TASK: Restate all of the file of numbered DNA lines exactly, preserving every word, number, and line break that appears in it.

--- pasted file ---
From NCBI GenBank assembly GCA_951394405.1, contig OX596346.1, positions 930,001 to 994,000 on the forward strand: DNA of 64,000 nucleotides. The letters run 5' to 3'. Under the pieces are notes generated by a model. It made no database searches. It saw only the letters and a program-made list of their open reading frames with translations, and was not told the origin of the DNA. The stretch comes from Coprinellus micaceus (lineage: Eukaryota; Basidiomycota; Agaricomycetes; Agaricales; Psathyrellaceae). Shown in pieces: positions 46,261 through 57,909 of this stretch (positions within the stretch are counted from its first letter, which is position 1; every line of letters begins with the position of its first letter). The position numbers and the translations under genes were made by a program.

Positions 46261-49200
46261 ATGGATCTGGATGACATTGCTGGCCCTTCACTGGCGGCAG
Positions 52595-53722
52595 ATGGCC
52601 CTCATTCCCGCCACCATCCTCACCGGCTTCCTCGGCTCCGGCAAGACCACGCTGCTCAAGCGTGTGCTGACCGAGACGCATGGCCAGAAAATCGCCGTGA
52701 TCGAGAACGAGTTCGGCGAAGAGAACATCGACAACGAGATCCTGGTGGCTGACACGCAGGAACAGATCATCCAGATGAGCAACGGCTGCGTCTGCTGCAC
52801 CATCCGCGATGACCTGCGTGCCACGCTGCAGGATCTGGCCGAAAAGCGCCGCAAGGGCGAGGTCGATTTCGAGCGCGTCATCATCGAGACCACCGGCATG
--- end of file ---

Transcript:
From NCBI GenBank assembly GCA_951394405.1, contig OX596346.1, positions 930,001 to 994,000 on the forward strand: DNA of 64,000 nucleotides. The letters run 5' to 3'. Under the pieces are notes generated by a model. It made no database searches. It saw only the letters and a program-made list of their open reading frames with translations, and was not told the origin of the DNA. The stretch comes from Coprinellus micaceus (lineage: Eukaryota; Basidiomycota; Agaricomycetes; Agaricales; Psathyrellaceae). Shown in pieces: positions 46,261 through 57,909 of this stretch (positions within the stretch are counted from its first letter, which is position 1; every line of letters begins with the position of its first letter). The position numbers and the translations under genes were made by a program.

Positions 46261-49200
46261 ATGGATCTGGATGACATTGCTGGCCCTTCACTGGCGGCAG
Positions 52595-53722
52595 ATGGCC
52601 CTCATTCCCGCCACCATCCTCACCGGCTTCCTCGGCTCCGGCAAGACCACGCTGCTCAAGCGTGTGCTGACCGAGACGCATGGCCAGAAAATCGCCGTGA
52701 TCGAGAACGAGTTCGGCGAAGAGAACATCGACAACGAGATCCTGGTGGCTGACACGCAGGAACAGATCATCCAGATGAGCAACGGCTGCGTCTGCTGCAC
52801 CATCCGCGATGACCTGCGTGCCACGCTGCAGGATCTGGCCGAAAAGCGCCGCAAGGGCGAGGTCGATTTCGAGCGCGTCATCATCGAGACCACCGGCATG